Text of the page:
Swedish government employees are being treated to wine tastings, communication courses with dolphins and a James Bond-theme party, all at the taxpayer’s expense.
The revelations, published in local media, have provoked a backlash from voters, who have punished the party seen responsible for failing to monitor the extravagances with poll ratings that would kick them out of parliament and undermine the coalition that Prime Minister Fredrik Reinfeldt needs to stay in power.
“There’s no respect for the fact that this involves other people’s money -- taxpayers’ money,” said Torsten Svenonius, spokesman for Skattebetalarna, a group of more than 100,000 members advocating tax cuts and more oversight. “This isn’t even the tip of the iceberg -- it’s just a snow flake. This really involves hundreds of billions of kronor.”
For Swedes, who bear the world’s highest tax burden after the Danes, the scandals have shaken confidence in the government. The excessive spending, with the James Bond-themed party thrown by the secret police alone costing 4.3 million kronor ($647,000), comes as voters across Europe are called on to endure cuts needed to rein in budgets.
Bearing the brunt of the dissatisfaction is Annie Loof, Center Party leader and enterprise minister, who is responsible for many of the agencies said to have thrown lavish parties. Support for her party has slumped to 3.8 percent from 6.6 percent in the 2010 election, according to a Novus Opinion and TV4 poll published Aug. 29. That’s below the 4 percent needed to be in parliament. The government has 42.8 percent backing, versus 50.1 percent for the opposition, according to the poll. The next election is in 2014.
The Center Party is “in a way fighting for their life,” said Jonas Hinnfors, a political science professor at Gothenburg University. “It would be a very difficult situation if there’s a party leader crisis.”
Examples of taxpayer-funded spending that have provoked censure in local media include an event organized by Loof’s ministry costing 10,000 kronor to visit the dolphins at the Kolmaarden safari park in Sweden in order to learn how to communicate and give feedback. Loof wasn’t available to comment, said her spokeswoman Anna-Karin Nyman. The Center Party was also found to have incorrectly billed taxpayers for a dinner party.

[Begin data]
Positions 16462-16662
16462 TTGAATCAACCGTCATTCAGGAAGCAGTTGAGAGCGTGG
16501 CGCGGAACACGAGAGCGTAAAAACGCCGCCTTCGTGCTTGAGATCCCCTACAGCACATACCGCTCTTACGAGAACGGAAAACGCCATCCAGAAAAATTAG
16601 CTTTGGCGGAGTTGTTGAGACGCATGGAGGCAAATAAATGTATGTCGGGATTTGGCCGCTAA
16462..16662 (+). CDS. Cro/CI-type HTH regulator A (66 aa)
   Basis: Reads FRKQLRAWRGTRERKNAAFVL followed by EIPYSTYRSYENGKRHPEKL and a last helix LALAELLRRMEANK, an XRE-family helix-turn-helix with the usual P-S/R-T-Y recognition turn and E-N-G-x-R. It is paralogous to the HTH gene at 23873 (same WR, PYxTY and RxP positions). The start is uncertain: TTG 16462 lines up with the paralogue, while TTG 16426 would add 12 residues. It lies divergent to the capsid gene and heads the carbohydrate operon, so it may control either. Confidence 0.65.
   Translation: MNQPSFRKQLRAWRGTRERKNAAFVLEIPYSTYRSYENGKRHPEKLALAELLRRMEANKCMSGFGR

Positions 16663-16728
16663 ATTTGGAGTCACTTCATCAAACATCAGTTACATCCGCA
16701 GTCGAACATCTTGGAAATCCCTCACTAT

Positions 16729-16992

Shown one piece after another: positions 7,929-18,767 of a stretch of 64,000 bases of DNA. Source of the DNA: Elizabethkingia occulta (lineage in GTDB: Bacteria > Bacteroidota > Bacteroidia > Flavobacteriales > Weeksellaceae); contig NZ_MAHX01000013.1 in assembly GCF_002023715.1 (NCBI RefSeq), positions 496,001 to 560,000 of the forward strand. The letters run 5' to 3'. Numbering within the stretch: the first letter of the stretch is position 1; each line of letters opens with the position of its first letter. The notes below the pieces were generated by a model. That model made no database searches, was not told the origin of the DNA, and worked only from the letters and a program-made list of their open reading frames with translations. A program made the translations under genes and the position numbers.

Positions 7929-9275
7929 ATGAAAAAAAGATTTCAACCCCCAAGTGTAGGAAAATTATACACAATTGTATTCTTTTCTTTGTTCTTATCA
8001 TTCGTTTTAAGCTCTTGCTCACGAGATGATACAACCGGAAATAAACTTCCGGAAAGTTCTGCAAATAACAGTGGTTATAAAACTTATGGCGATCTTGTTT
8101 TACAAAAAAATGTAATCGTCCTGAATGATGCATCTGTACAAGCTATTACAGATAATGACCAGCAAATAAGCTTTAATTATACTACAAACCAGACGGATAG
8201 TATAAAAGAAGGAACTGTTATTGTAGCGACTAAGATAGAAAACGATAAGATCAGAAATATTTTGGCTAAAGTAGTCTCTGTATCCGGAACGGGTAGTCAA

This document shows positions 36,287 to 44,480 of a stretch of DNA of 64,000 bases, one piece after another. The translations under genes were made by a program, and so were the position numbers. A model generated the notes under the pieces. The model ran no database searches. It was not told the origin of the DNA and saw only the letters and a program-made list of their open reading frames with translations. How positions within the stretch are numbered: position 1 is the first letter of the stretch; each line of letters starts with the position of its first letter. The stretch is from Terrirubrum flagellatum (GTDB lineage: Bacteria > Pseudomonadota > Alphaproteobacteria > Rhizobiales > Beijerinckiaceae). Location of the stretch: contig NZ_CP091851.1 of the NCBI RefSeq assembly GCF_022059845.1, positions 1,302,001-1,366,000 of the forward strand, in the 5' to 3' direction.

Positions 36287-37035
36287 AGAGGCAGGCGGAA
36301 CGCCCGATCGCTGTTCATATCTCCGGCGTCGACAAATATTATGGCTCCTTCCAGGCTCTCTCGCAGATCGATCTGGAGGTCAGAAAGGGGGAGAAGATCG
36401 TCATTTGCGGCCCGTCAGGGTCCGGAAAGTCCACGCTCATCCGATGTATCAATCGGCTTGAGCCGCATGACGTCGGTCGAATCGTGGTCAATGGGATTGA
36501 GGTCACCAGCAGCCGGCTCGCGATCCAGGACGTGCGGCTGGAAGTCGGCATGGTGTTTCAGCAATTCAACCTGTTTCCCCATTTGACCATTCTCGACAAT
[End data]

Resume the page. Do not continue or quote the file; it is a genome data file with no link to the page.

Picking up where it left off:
In a webcast interview with newspaper Expressen, Loof said she understood people’s “frustration and anger.”
Loof on Aug. 6 fired the head of the Swedish Agency for Economic and Regional Growth after it was revealed the authority had splurged 780,000 kronor on a party at Stockholm’s Grand Hotel. The May 23 event cost 2,690 kronor per staff member, which the agency now says “was too expensive and took place in the wrong place.”
Reinfeldt told news agency TT on Aug. 28 that independent agency heads have responsibility for their own budgets and need to use better judgment in how they spend taxpayers’ money.
The James Bond party held by Sweden’s Security Service in June 2011 was intended to “give knowledge, inspiration and solidarity at the end of a big reorganization of the authority and also followed a very work-intensive year for employees,” Anders Thornberg, who heads the security police, said in a statement on its website. “I understand that the cost of 4.3 million kronor, as a lump sum and taken out of context, can seem very ample and it’s of course a lot of money.”
Vinnova, Sweden’s Innovation Agency, said Aug. 1 it will tighten its standards after treating employees to wine tastings and overstepping spending rules on drinks at dinners.
The scandals contrast with the goals of fiscal discipline upheld by Reinfeldt and his Finance Minister Anders Borg, both members of the Moderate Party. After keeping the Swedish budget largely balanced through the financial crisis, Borg on Aug. 24 announced that the government will be able to boost spending by as much 50 billion kronor over the next two years to stimulate growth in the largest Nordic economy.
The Swedish National Audit Office said it’s increasing its focus to monitor areas where the risk of damaging taxpayers’ trust is high, such as internal representation.
A lack “of management of tax funds risks damaging faith in individual authorities but also faith in the entire operations of the state,” the agency said in an Aug. 16 statement.
“While in Sweden policies have led us to largely managing the economy well, there’s still a lot of money to be fetched by looking over the costs,” Svenonius at Skattebetalarna said.